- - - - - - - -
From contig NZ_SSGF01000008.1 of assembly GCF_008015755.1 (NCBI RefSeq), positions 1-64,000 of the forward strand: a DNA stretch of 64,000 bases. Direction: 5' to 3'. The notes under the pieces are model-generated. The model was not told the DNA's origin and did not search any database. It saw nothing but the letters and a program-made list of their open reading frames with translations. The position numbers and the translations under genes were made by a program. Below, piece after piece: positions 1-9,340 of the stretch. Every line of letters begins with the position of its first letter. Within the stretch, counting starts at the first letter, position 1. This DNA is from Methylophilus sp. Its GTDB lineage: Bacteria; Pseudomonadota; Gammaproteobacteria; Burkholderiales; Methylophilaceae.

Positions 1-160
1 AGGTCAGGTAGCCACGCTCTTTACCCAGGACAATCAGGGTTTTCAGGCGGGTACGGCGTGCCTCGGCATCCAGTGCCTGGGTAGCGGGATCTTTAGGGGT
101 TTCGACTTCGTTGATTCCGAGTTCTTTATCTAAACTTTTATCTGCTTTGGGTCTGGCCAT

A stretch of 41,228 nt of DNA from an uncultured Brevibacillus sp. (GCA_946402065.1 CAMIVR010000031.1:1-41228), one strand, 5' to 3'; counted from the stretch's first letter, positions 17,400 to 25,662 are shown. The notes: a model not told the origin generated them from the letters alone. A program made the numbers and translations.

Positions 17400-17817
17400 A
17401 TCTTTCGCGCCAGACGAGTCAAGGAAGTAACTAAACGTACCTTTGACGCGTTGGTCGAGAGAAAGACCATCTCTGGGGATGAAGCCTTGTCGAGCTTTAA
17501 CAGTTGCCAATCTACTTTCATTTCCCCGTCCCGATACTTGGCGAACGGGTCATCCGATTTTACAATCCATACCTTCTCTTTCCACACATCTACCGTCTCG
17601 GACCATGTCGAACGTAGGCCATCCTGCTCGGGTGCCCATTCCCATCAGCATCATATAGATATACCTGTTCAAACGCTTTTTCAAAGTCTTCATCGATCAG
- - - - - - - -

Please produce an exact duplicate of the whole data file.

From contig NZ_SSGF01000008.1 of assembly GCF_008015755.1 (NCBI RefSeq), positions 1-64,000 of the forward strand: a DNA stretch of 64,000 bases. Direction: 5' to 3'. The notes under the pieces are model-generated. The model was not told the DNA's origin and did not search any database. It saw nothing but the letters and a program-made list of their open reading frames with translations. The position numbers and the translations under genes were made by a program. Below, piece after piece: positions 1-9,340 of the stretch. Every line of letters begins with the position of its first letter. Within the stretch, counting starts at the first letter, position 1. This DNA is from Methylophilus sp. Its GTDB lineage: Bacteria; Pseudomonadota; Gammaproteobacteria; Burkholderiales; Methylophilaceae.

Positions 1-160
1 AGGTCAGGTAGCCACGCTCTTTACCCAGGACAATCAGGGTTTTCAGGCGGGTACGGCGTGCCTCGGCATCCAGTGCCTGGGTAGCGGGATCTTTAGGGGT
101 TTCGACTTCGTTGATTCCGAGTTCTTTATCTAAACTTTTATCTGCTTTGGGTCTGGCCAT

A stretch of 41,228 nt of DNA from an uncultured Brevibacillus sp. (GCA_946402065.1 CAMIVR010000031.1:1-41228), one strand, 5' to 3'; counted from the stretch's first letter, positions 17,400 to 25,662 are shown. The notes: a model not told the origin generated them from the letters alone. A program made the numbers and translations.

Positions 17400-17817
17400 A
17401 TCTTTCGCGCCAGACGAGTCAAGGAAGTAACTAAACGTACCTTTGACGCGTTGGTCGAGAGAAAGACCATCTCTGGGGATGAAGCCTTGTCGAGCTTTAA
17501 CAGTTGCCAATCTACTTTCATTTCCCCGTCCCGATACTTGGCGAACGGGTCATCCGATTTTACAATCCATACCTTCTCTTTCCACACATCTACCGTCTCG
17601 GACCATGTCGAACGTAGGCCATCCTGCTCGGGTGCCCATTCCCATCAGCATCATATAGATATACCTGTTCAAACGCTTTTTCAAAGTCTTCATCGATCAG